Pád řecké státní televize a rozhlasu paradoxně rozdělil tamní veřejnost. O uzavření ERT rozhodla tamní vláda v řádu hodin bez vědomí parlamentu. To vyvolalo diskuse o tom, zda ještě vůbec v Řecku existuje demokracie a svoboda tisku.
Foto: Demonstranti před televizí ERT v Aténách, Zdroj: Profimedia.cz
Greece is the country that gave birth to democracy and the country that put down the public broadcaster, ERT. Was this a democratic decision or a desperate move to “please” Troika’s conditions and avoid government collapse?
Under pressure from its creditors (International Monetary Fund, European Commission and European Central Bank) to cut public employment, the Greek government decided two months ago, on June 11, just one day after the arrival of troika officials in Athens, to close down ERT, its state-run television and radio broadcaster, idling 2.900 people — less than 1 percent of the public work force.
Prime Minister Antonis Samaras argued that the Hellenic Broadcasting Corporation (ERT) was a “haven of waste” and needed immediate cleansing. His cabinet said that ERT cost three to seven times more than private TV stations to sustain, and it employed four to six times more employees for half the average viewing share. So, the government’s plan was to reopen ERT under a new name as a “modern state organization” with a fraction of the current staff.
Many Greeks had long viewed ERT as a wasteful source of patronage jobs for political parties, but the suddenness with which ERT was taken off air – workers were given a 5-minute notice before being fired – was a surprise. The black screen on ERT’s TV channels brought memories of the time when Greece was ruled by junta, a military dictatorship. Some even wondered what would come next; maybe tanks in front of the Hellenic Parliament? Hundreds of websites retransmitted the ERT's live webcast, and twitter users turned the #ert hashtag into a global trend. The massive public reaction was not only about the oldest radio and television broadcaster in the country – a public institution that symbolized free speech – but about Mr Samaras' attempt to establish a new form of governance, which is authoritarian in nature.
The shutdown caused national and international uproar and led to the departure of the three-party coalition’s smallest partner, the Democratic Left (DIMAR) leaving Mr Samaras to bring in PASOK leader Evangelos Venizelos and appoint PASOK ministers after the Socialist withdrew his objection to the firings.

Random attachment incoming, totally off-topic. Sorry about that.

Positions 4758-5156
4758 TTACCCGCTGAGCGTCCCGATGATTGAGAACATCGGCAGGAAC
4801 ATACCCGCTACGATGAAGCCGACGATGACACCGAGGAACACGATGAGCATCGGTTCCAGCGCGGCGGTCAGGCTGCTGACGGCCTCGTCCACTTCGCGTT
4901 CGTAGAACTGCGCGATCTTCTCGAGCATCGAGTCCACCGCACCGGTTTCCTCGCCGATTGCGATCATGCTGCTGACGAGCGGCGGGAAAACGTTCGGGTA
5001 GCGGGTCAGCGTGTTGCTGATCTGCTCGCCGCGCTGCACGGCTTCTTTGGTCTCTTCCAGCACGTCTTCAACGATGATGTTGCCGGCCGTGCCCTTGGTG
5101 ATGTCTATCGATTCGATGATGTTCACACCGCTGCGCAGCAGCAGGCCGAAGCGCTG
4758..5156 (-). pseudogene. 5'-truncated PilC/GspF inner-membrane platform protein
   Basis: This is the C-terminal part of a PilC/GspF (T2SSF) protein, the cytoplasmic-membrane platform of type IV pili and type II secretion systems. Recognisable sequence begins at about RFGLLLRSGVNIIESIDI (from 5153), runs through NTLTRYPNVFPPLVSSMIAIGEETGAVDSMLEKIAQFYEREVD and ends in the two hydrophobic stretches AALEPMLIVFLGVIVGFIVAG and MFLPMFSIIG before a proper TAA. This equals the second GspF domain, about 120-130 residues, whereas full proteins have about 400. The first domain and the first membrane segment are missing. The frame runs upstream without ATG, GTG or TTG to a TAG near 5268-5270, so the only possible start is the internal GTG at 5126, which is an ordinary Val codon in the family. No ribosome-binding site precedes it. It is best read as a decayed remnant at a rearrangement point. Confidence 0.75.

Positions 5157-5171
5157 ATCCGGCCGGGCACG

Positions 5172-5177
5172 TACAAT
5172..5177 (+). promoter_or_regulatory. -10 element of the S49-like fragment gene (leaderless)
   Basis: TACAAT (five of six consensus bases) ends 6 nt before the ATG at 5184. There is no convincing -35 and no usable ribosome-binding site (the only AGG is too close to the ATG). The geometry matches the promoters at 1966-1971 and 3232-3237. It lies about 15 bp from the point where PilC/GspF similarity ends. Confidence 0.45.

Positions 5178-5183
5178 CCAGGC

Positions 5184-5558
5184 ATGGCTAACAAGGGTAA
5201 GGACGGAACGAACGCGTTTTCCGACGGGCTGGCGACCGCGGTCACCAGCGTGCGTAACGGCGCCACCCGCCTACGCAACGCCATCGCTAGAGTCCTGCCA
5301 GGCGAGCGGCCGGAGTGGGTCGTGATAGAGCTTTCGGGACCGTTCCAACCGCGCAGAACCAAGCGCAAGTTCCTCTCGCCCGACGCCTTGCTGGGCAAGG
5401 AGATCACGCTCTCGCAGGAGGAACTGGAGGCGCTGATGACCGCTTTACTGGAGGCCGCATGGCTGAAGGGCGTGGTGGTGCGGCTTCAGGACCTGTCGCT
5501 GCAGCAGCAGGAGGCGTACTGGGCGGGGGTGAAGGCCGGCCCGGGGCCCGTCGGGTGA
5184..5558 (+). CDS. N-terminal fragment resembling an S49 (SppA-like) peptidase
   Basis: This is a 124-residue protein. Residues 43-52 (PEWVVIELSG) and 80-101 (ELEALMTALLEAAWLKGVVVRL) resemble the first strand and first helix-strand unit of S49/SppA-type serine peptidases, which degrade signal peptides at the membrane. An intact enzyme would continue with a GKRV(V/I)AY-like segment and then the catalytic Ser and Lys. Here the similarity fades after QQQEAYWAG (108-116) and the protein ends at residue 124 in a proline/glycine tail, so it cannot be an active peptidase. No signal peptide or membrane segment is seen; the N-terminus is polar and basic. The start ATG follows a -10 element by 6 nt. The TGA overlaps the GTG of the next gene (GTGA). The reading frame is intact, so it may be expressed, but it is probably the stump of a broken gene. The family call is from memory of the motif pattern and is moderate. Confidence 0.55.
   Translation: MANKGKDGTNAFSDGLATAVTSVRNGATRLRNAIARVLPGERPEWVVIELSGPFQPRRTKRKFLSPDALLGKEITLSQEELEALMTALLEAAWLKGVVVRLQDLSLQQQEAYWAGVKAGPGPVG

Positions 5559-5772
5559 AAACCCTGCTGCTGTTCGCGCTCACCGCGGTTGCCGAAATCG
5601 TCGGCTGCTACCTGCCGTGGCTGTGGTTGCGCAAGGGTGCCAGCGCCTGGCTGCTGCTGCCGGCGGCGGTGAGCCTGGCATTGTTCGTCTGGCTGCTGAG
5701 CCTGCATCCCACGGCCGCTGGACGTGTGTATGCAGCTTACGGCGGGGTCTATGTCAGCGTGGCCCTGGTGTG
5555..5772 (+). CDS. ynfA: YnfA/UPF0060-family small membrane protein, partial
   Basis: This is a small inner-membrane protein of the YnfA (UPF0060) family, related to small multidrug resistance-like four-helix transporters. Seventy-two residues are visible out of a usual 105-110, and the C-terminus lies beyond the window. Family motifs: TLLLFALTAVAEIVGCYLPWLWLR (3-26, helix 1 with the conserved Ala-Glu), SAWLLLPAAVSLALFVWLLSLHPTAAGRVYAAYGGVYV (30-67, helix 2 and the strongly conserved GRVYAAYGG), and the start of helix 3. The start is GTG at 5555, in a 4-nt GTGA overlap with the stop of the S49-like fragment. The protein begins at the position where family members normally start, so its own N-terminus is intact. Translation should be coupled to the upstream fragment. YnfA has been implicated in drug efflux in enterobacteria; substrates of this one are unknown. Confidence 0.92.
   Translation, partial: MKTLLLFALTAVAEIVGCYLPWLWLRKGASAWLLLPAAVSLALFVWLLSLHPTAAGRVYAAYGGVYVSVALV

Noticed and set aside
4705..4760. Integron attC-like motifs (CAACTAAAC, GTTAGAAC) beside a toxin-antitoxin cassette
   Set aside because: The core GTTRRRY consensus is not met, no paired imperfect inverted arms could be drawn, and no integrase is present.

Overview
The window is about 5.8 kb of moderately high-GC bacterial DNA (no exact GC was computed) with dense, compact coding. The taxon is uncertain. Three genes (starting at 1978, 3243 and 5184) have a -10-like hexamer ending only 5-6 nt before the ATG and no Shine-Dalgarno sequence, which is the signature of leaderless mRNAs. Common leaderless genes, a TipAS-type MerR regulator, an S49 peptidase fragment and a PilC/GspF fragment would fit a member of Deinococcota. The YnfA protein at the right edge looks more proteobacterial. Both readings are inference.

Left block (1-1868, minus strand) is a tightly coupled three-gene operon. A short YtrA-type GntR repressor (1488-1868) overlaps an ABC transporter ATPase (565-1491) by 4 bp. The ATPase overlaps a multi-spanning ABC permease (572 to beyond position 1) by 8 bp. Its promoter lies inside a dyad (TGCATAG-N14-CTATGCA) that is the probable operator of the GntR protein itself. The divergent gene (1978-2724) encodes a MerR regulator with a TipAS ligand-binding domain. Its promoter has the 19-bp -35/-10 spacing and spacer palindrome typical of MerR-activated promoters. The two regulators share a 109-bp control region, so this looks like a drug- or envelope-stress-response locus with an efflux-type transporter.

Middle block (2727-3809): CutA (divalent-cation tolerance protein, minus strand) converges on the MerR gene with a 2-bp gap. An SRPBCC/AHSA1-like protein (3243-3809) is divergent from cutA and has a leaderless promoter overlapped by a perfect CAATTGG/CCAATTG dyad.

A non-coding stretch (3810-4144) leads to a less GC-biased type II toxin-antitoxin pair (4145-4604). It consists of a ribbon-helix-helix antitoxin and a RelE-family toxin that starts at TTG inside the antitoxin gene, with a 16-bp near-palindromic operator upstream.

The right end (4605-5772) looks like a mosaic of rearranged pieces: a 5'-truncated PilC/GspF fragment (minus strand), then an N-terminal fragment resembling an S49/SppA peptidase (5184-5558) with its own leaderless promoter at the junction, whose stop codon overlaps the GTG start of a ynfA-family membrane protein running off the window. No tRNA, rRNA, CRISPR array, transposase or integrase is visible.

And this is a typical example of how history repeats itself in Greece. A party leader washes his hands of the matter but says would back any government decision. So is DIMAR part of the final solution or not? Evidently Mr Samaras’s decision was made without any back up plan but both PASOK and DIMAR knew that he would shut down ERT.
The real irony, though, was that while Mr Samaras argued that shutting down ERT was an inevitable decisive in lowering spending and fighting corruption in the public sector, in terms of costs and spending ERT was definitely not one of the institutions that suck money out of the public budget, quite the contrary. ERT was funded by fees of EUR 4.95 per month embedded in Greek’s electricity bills. According to several media reports, ERT would have contributed EUR 40.97 million for the payment of the public debt in 2013.
True, ERT had been a “pocket of opacity” where politicians could get their cronies hired at high salaries (according to several media reports monthly salaries at ERT ranged from EUR 3500 to EUR 65.000), or would assign contracts to their preferred production companies (like Mr Samaras and Mr Venizelos did while serving as Ministers of Culture). In fact, the employees of ERT and other Greek media accuse the current coalition government of doing exactly this – which makes it ironic that the political establishment is seeking to close it down in the name of honesty and fairness.
The public TV has resumed broadcasts, focusing on documentaries and a news ticker until new staff is hired again. The government plans to run a temporary programme for about two months, until the new broadcaster starts running in autumn. The Hellenic Parliament just recently ratified a bill on the establishment of NERIT, the New Hellenic Radio Internet and Television, which is expected to go on air in autumn. According to the bill, NERIT will be an independent corporation, wholly owned and supervised by the state.
I am not surprised at all. To me NERIT sounds just like ERT. I doubt time will show this was a necessary and a fair “sacrifice” in the name of debt rescue. If ERT really needed reform, both institutional and financial, it should have been done in a different way. Undermining ERT as a fundamental pillar of Greek democracy was not the right way to save money.